City could consider water rate increases

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Cumberland Times-News, May 16, 2012

Matthew Bieniek

 

Cumberland’s returns on investments very low compared to private utilities

 

CUMBERLAND — While the city is on the road to financial recovery, making sure that recovery continues may take an increase in water and sewer rates, City Administrator Jeff Rhodes told Mayor Brian Grim and city council members at a budget work session Tuesday.

At the same time, the city should continue a hiring freeze, affecting six currently open positions, Rhodes recommended.

“It’s not wise. It’s not wise,” said Rhodes of the city’s $6 million sewer operation that generates an operating margin of only $10,000.

The city’s returns on investments are very low compared to private utilities.

The city has a return on water and sewer utilities of 3.49 percent compared to a 13 percent plus return for private utilities regulated by rate commissioners, Rhodes said.

“We’re a regional provider of water,” Rhodes said, so the burden of any increase would not be borne solely by Cumberland citizens.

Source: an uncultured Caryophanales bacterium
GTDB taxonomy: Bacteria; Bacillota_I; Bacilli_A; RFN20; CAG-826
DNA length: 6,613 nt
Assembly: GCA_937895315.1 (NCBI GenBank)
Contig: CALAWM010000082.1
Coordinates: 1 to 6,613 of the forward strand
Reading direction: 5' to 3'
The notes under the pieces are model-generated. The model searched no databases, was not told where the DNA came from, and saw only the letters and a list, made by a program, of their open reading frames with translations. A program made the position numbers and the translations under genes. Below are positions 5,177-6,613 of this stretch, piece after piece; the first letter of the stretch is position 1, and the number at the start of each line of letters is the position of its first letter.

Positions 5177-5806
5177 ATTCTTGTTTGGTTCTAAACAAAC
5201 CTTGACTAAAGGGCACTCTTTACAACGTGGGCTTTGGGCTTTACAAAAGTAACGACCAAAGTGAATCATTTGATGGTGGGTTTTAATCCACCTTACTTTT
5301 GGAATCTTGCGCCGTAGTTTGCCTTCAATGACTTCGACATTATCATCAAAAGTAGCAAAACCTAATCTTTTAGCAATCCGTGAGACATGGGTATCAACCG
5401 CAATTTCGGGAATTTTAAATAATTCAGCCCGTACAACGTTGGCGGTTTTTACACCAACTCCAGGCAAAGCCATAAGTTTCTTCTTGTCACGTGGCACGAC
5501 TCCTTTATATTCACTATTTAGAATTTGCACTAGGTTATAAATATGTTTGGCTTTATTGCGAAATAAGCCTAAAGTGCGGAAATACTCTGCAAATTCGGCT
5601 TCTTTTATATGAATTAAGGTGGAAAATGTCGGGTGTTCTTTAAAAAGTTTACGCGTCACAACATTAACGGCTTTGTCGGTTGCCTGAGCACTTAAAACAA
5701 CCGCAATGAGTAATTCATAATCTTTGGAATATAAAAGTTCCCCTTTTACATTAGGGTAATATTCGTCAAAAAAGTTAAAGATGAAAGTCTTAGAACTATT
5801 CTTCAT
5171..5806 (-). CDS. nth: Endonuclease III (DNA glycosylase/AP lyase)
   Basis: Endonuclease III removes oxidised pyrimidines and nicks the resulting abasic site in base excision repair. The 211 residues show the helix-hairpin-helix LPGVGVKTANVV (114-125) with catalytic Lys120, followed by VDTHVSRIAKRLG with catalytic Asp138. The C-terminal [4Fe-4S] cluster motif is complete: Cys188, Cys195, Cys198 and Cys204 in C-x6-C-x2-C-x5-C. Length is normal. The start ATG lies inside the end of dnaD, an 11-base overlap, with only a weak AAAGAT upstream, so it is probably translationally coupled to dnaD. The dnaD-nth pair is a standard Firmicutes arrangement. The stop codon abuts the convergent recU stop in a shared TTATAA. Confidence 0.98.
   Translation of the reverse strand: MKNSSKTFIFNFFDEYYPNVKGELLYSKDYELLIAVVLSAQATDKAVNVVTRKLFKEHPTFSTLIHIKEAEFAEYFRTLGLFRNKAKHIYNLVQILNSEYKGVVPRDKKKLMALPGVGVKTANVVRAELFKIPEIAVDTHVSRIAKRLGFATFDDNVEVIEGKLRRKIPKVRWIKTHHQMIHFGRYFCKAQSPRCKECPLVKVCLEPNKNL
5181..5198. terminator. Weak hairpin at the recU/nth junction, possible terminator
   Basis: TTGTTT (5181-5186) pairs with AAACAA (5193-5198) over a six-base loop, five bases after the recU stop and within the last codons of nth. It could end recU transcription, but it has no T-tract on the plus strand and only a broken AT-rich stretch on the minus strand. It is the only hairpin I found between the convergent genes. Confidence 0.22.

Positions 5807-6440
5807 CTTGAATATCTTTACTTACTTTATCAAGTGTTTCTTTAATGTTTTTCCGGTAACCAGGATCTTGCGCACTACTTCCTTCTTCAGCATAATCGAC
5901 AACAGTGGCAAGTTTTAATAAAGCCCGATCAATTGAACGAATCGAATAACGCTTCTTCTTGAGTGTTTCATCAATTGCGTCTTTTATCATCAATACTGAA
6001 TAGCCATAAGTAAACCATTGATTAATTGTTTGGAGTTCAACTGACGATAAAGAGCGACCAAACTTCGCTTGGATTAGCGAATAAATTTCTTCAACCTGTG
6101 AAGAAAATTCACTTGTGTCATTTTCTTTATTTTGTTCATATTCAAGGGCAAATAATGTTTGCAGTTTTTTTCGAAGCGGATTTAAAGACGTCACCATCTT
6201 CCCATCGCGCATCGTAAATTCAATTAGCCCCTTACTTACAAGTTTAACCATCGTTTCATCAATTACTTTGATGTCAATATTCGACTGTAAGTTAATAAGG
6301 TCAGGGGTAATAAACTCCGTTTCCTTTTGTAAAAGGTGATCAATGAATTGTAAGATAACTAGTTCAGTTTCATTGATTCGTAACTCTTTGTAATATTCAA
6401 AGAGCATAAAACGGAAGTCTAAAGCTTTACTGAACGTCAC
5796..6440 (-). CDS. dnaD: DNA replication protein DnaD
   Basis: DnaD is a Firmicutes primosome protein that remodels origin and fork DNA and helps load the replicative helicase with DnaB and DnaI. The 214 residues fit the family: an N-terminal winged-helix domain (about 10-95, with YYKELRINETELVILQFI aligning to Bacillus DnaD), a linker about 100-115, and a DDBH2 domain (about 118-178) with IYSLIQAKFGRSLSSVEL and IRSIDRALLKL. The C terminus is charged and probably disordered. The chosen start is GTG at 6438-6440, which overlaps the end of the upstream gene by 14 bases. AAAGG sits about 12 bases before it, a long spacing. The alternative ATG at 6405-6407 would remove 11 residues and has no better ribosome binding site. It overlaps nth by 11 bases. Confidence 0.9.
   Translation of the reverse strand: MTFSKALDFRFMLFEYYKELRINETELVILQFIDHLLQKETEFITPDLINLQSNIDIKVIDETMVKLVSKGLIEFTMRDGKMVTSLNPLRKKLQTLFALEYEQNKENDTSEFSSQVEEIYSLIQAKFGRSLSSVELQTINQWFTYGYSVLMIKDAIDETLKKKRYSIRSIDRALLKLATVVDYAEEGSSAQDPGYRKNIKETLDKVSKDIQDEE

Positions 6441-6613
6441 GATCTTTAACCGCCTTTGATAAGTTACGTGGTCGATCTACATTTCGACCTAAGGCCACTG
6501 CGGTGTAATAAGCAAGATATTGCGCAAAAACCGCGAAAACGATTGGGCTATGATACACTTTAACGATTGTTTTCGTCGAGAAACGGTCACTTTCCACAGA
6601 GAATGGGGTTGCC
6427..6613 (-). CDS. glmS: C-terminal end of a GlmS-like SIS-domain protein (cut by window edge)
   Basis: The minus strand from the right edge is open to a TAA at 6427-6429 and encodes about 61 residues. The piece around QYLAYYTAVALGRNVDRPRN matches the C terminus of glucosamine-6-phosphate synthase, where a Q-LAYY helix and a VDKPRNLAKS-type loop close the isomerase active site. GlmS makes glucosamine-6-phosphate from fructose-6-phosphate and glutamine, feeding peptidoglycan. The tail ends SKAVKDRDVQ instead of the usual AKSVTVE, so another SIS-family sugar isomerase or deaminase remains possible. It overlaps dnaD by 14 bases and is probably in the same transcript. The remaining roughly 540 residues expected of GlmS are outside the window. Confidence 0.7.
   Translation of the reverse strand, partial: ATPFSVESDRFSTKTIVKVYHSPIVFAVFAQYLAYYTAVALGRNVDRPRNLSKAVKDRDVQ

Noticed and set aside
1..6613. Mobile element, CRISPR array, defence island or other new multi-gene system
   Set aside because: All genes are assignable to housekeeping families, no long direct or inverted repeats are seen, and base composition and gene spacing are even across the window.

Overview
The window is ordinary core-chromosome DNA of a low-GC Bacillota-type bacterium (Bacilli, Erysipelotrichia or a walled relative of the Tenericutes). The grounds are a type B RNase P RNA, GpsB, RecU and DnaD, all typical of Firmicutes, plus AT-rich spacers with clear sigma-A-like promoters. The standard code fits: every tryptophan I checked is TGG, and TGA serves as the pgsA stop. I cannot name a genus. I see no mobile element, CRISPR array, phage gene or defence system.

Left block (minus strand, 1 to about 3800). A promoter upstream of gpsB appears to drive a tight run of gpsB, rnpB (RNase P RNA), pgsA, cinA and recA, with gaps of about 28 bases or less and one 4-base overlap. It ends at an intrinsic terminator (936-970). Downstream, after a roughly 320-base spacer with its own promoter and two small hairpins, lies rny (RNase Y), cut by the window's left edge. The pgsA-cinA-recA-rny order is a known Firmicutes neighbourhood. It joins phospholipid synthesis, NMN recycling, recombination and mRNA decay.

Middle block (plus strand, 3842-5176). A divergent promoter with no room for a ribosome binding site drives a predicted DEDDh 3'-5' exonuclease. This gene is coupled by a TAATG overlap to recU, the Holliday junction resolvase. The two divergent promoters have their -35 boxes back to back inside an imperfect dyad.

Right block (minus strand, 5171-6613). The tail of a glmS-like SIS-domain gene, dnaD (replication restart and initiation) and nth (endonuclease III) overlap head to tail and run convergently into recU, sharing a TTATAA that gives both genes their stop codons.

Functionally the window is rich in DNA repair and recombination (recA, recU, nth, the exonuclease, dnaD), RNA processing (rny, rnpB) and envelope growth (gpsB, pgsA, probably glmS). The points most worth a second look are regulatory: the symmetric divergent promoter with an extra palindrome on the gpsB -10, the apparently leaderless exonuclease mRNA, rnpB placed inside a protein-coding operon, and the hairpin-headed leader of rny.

Rhodes did not recommend a specific increase, but said he could provide various scenarios to the council.

It’s important to note, Rhodes said, that to increase that margin to the desired 8-10 percent wouldn’t necessarily mean increasing rates at that level. It could be that a much smaller rate increase could do the job. The city’s financial advisers are also recommending the change.

“We are on the road to recovery, but to stay on that road, we may need ... increases just to maintain those services,” Grim said. Taxpayers pay the increased cost of not dealing with these issues in advance and then allowing them to “blow up,” Rhodes said.

The city is not trying to make a profit, but recent water main breaks, like one on Bedford Road, and other known problems eat into the city’s budget.

For example, the valves at the Fort Hill reservoir are in poor shape and don’t close completely. They must be replaced, Rhodes said. It will be an expensive project, since the valves are deep in the ground.

“This should have been done years ago,” Rhodes said, of the $200,000 Fort Hill job, currently in the city’s proposed capital budget.

The hiring freeze will continue the trend of the city reducing its work force.

In 2008, the city had 274 full time employees; in 2012, that number is 252, Rhodes said.

City workers will also get no cost of living adjustment in the proposed 2013 budget, Rhodes said. The six frozen positions will be evaluated for possible elimination, Rhodes said.

“We do have some things that are constraining us by not filling these positions ... but it’s the right thing to do,” Rhodes said.

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